Referring to FIG. 5, and related figures, a wrapping apparatus invention is illustrated and includes frame members indicated by reference letter F mounting various components.
The material supply system for enveloping or wrapping a commodity, according to a preferred embodiment, comprises an "endless" synthetic plastic tube which is indicated generally by reference numeral 70, and which is mounted (rotatably) on a pair of drive rollers 72. Drive rollers 72 are mounted by means of shafts to the frame F and each shaft is provided with a gear 74. Motor 76 is provided with drive shaft 78 extending therefrom into a gear box 80 and which contains an output gear 82. Drive belt 84 engages each of the gears 74 and 82 to rotate the pair of shafts 72 and thus the roll of packaging material 70.
Mounted in operative relationship in the direction of feed of the wrapping material is a guide shaft 86 rotatably journalled in a pair of mounting brackets 88, over which the web W passes in the direction of feeding of the same to the wrapping system. Fixedly secured to the shaft 86 is a pair of mounting brackets 90, one of which is shown in FIG. 7, journalling a shaft 92 therebetween. The shaft 92 is thus free to rotate about the axis of shaft 86. Mounted in operative relationship to the rotation of the shaft 92 is a suitable actuation means for the motor 76 such as a microswitch 94 so that upon rotation of the shaft 92, due to the advancement of the web W in the direction of feeding, the shaft 92 or the mounting bracket 90 is effective to abut the microswitch 94 to initiate the drive of the motor 76 to thereby rotate the shaft 72 and advance a predetermined amount of web material from the roll 70.
Upon advancement of the wrapping material W from the roll, the material is passed under a guide bar 98 journalled between the frame members F and which positions the web W in vertical alignment for the wrapping operation as described hereinafter.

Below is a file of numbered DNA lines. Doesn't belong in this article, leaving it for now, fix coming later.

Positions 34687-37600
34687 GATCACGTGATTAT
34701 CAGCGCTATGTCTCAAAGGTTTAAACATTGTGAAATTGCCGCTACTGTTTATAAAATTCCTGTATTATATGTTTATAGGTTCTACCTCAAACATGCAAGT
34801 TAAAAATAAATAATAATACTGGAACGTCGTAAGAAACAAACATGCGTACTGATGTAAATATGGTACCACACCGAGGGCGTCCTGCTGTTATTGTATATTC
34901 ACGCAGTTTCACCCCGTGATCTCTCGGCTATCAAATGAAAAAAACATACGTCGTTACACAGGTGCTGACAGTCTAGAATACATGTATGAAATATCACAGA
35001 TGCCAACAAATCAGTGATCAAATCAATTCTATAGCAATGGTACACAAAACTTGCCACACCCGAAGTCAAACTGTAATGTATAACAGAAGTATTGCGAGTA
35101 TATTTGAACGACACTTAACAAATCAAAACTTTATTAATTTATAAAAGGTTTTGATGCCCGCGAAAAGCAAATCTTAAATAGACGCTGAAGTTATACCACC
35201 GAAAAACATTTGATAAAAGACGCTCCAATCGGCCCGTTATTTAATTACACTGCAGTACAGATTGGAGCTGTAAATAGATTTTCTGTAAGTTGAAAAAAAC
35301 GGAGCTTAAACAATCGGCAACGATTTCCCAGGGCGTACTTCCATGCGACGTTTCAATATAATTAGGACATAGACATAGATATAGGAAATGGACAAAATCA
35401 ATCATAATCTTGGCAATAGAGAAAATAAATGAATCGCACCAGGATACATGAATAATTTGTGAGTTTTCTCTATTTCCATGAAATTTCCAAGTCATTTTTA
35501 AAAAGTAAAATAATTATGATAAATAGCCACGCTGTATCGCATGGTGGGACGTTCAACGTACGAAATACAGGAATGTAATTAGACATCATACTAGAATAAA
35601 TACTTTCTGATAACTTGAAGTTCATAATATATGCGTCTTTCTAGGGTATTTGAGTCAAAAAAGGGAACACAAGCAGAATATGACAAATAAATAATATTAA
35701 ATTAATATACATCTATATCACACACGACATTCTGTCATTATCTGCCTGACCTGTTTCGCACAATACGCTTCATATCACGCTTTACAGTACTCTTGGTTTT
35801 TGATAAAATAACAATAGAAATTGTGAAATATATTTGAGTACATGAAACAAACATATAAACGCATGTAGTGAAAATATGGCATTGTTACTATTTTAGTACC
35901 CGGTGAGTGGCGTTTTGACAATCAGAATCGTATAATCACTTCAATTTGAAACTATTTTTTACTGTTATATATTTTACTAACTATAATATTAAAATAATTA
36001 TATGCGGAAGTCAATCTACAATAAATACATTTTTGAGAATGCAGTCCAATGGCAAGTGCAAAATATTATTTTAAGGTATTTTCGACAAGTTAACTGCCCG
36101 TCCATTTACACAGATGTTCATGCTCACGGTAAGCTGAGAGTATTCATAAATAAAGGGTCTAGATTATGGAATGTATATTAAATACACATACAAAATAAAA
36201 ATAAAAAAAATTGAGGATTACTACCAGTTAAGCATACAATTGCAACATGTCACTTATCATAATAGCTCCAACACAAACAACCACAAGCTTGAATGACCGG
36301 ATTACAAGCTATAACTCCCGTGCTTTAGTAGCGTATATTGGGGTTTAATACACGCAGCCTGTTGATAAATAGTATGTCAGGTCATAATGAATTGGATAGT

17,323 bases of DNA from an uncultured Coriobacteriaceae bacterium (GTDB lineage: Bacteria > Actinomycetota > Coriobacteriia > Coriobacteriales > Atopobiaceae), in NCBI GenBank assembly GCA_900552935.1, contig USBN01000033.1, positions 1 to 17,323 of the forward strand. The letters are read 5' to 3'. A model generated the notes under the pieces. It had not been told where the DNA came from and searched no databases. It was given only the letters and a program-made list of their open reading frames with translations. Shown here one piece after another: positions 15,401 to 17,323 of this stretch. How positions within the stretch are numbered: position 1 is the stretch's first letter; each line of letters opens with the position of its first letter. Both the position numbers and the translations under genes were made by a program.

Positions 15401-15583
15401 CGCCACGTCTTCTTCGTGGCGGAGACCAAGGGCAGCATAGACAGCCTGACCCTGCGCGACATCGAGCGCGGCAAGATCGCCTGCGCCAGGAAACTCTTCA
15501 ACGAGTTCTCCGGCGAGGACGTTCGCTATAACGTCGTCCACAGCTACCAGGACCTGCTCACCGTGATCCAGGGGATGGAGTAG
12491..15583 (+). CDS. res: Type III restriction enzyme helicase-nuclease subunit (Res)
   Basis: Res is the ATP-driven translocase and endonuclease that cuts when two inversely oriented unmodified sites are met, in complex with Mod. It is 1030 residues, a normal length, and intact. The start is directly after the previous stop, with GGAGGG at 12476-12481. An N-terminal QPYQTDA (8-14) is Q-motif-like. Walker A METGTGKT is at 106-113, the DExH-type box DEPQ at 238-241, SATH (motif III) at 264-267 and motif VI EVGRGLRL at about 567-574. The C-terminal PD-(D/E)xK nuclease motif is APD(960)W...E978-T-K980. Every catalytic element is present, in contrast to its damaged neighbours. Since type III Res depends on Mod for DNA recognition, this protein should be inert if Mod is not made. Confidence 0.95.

The wrapping unit includes a vertically movable web advancing, sealing and cutting assembly which is generally shown in FIG. 5 and greater detail of which is shown in other figures. The assembly includes a movable frame 100 capable of being raised and lowered by means of a pneumatic cylinder system indicated generally by reference numeral 102 and which includes a connecting rod 104 fixedly secured to the frame member 100 of the wrapping assembly. Thus, the pneumatic system 102 permits raising and lowering of the system between first and second positions. The frame member 100 is vertically guided on guide rods 106 on either side of the assembly by means of guide bushings 108 mounted on the frame 100. Frame member 110, mounted at the rear of the wrapping unit, includes a rack and pinion drive system indicated generally by reference numeral 112 with the pinion 114 being rotatably journalled to the frame member 100 and being placed in engagement with the rack 116. Thus, upon movement of the frame 100 from the lower to upper position, the pinion 114 is driven. Mounted on the shaft 118 for the pinion is a further drive pulley 120 which is thus rotated by the rotation of the pinion 114 and which in turn, serves to drive feed rollers 122. This is accomplished by means of a rotatable gear wheel 124 mounted on an extension of the frame member 100 and with each of the rollers 122 being provided with an outwardly extending shaft 126 on which is fixedly secured a drive wheel 128. Belt 130 extends about the drive wheels 124, 128, and 120, whereby movement of the frame 100 in a vertical manner will thus rotate the rollers 122.
To aid the feed rollers in guiding an article to be enveloped or placed between the opposed walls of the endless tube, there is provided a converging trough indicated generally by reference numeral 134 which is located above the rollers 122 and with the converging mouth aligned generally with the top portions of the rollers 122. The trough 134 is mounted by suitable brackets 136 to the frame 100.